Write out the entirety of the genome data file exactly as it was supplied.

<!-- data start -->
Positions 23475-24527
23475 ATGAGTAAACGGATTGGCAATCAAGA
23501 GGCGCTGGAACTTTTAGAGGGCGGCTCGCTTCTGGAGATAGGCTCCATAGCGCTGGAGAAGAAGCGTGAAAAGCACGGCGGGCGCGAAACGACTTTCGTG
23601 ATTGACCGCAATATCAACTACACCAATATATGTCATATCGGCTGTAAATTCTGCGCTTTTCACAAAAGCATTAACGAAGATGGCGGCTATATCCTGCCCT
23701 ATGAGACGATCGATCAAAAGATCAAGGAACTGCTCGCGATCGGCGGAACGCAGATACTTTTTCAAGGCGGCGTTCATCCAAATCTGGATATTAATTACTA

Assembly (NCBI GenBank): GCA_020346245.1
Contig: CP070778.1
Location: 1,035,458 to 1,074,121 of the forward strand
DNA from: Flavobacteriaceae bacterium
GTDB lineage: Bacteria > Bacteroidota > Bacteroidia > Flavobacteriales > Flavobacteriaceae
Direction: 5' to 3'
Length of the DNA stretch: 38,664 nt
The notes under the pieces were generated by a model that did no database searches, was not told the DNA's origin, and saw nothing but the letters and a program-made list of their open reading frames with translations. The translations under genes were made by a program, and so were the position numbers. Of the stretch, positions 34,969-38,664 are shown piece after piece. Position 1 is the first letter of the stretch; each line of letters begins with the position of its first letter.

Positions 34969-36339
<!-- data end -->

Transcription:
Positions 23475-24527
23475 ATGAGTAAACGGATTGGCAATCAAGA
23501 GGCGCTGGAACTTTTAGAGGGCGGCTCGCTTCTGGAGATAGGCTCCATAGCGCTGGAGAAGAAGCGTGAAAAGCACGGCGGGCGCGAAACGACTTTCGTG
23601 ATTGACCGCAATATCAACTACACCAATATATGTCATATCGGCTGTAAATTCTGCGCTTTTCACAAAAGCATTAACGAAGATGGCGGCTATATCCTGCCCT
23701 ATGAGACGATCGATCAAAAGATCAAGGAACTGCTCGCGATCGGCGGAACGCAGATACTTTTTCAAGGCGGCGTTCATCCAAATCTGGATATTAATTACTA

Assembly (NCBI GenBank): GCA_020346245.1
Contig: CP070778.1
Location: 1,035,458 to 1,074,121 of the forward strand
DNA from: Flavobacteriaceae bacterium
GTDB lineage: Bacteria > Bacteroidota > Bacteroidia > Flavobacteriales > Flavobacteriaceae
Direction: 5' to 3'
Length of the DNA stretch: 38,664 nt
The notes under the pieces were generated by a model that did no database searches, was not told the DNA's origin, and saw nothing but the letters and a program-made list of their open reading frames with translations. The translations under genes were made by a program, and so were the position numbers. Of the stretch, positions 34,969-38,664 are shown piece after piece. Position 1 is the first letter of the stretch; each line of letters begins with the position of its first letter.

Positions 34969-36339